No. Knowing C++ well will make it easier to learn other languages which are like C++. But that would be boring. Why would you want to know two languages which are the same? That doesn't buy you anything. (Note that this isn't specific to C++. It applies to any language. Compare with natural languages: learning Italian will not make it easier to learn other languages. It will make it easier to learn Spanish, French or Portuguese, and learning three of those will make it easier to learn the fourth, but even learning all Romance languages will not help you one bit learning Finnish, Chinese, Hindi, Hebrew, Arabic, Pashtu, Greek, etc.)

Programming languages implement paradigms. Peter van Roy has collected a poster of the 34 principal programming paradigms.

Paradigms, in turn, are composed of concepts. That poster lists about 18 concepts.

All paradigms (or at least the ones in the poster) are composed from those concepts. All languages implement one or more paradigms composed of those concepts. So, if you learn those concepts, you will (in some sense) learn every programming language at once.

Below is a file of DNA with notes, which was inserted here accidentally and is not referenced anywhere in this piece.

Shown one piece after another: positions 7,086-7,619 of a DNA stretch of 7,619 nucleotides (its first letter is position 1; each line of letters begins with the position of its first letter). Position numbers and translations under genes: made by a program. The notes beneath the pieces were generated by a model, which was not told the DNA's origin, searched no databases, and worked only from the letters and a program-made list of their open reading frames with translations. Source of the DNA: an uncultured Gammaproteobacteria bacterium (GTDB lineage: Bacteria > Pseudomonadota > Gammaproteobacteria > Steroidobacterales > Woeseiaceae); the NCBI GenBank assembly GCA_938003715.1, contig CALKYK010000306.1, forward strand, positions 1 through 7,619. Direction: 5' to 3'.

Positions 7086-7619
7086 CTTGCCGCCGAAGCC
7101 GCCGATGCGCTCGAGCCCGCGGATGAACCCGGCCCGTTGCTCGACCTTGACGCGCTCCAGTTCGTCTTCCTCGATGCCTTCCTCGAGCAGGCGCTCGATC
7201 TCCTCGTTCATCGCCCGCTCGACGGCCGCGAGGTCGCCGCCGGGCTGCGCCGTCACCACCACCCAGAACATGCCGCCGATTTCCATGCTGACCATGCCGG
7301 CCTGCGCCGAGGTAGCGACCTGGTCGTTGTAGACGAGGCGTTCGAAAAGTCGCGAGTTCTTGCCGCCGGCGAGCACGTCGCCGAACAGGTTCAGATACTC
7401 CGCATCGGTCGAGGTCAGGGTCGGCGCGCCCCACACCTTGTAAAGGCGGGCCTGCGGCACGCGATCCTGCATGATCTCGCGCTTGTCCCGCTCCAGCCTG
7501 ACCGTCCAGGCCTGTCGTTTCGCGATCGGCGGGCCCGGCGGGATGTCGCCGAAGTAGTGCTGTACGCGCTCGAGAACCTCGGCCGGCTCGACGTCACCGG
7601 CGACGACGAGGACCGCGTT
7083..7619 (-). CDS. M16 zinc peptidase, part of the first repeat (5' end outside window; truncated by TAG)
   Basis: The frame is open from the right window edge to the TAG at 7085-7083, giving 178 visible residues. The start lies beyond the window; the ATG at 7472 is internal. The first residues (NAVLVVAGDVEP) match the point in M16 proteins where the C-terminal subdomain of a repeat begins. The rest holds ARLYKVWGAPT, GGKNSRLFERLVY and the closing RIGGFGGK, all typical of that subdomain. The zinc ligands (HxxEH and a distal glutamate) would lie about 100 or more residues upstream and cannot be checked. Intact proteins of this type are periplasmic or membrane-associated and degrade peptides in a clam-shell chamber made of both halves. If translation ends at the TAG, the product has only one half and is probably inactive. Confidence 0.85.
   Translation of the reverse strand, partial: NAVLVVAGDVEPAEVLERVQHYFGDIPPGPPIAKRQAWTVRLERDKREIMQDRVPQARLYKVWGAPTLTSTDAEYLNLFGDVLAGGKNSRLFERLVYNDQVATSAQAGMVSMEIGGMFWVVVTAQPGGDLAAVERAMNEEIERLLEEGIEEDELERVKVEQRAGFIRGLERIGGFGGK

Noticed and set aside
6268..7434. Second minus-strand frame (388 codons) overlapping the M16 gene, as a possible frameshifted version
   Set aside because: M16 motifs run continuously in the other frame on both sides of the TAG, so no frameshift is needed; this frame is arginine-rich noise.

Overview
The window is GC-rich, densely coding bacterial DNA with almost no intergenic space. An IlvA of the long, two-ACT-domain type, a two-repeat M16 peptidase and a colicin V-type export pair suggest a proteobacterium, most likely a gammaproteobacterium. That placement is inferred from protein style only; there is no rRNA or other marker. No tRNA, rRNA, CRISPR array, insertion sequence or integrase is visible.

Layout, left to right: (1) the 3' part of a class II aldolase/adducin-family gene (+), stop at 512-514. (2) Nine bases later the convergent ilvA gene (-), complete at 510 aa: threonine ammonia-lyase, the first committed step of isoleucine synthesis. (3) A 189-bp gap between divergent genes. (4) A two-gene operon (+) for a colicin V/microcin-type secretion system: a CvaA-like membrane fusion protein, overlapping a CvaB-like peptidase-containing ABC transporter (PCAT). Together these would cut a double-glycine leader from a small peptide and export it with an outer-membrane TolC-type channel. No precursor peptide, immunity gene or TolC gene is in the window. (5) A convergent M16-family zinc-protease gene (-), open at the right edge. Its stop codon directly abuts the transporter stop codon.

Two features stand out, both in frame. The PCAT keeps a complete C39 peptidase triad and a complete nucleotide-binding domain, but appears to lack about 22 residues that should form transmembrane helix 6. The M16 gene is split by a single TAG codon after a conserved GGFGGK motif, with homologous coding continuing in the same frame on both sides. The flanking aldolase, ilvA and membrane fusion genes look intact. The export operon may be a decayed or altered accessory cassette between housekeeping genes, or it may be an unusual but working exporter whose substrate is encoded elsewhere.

There are of course still lots of language-specific quirks (syntax among them). Also, that poster completely ignores typing, and there is of course a significant difference between a System F<:ω-style type system, a Scala-style type system, or a dynamic duck-typed type system, let alone a dependent type system à la Idris, Agda, Coq, Guru, or ATS.

  • Hindi, not Hindu. Nothing at all will help you in "learning Hindu", let alone Italian or C++ ;-) +1.
    – PKG
    Commented Jan 8, 2015 at 18:52
  • Actually, learning different languages, although really similar, still broaden your mind and thus help you slightly for further away languages.
    – dyesdyes
    Commented Jan 9, 2015 at 10:15
  • I'd have to disagree with the comparison to natural languages as C++ is a multi-paradigm language unlike natural languages. Also, learning a language feature in detail, you would know the design decisions for that feature and most likely understand the pros and cons of other implementations. For example, try learning c++ templates indepth without learning their benefits and drawbacks vs dynamic generics. Even if you don't stumble upon any mentions of C# (difficult nowadays), u'd still know what dynamic generics are and instantly know C# generics limitations when learning about them afterwards
    – Rado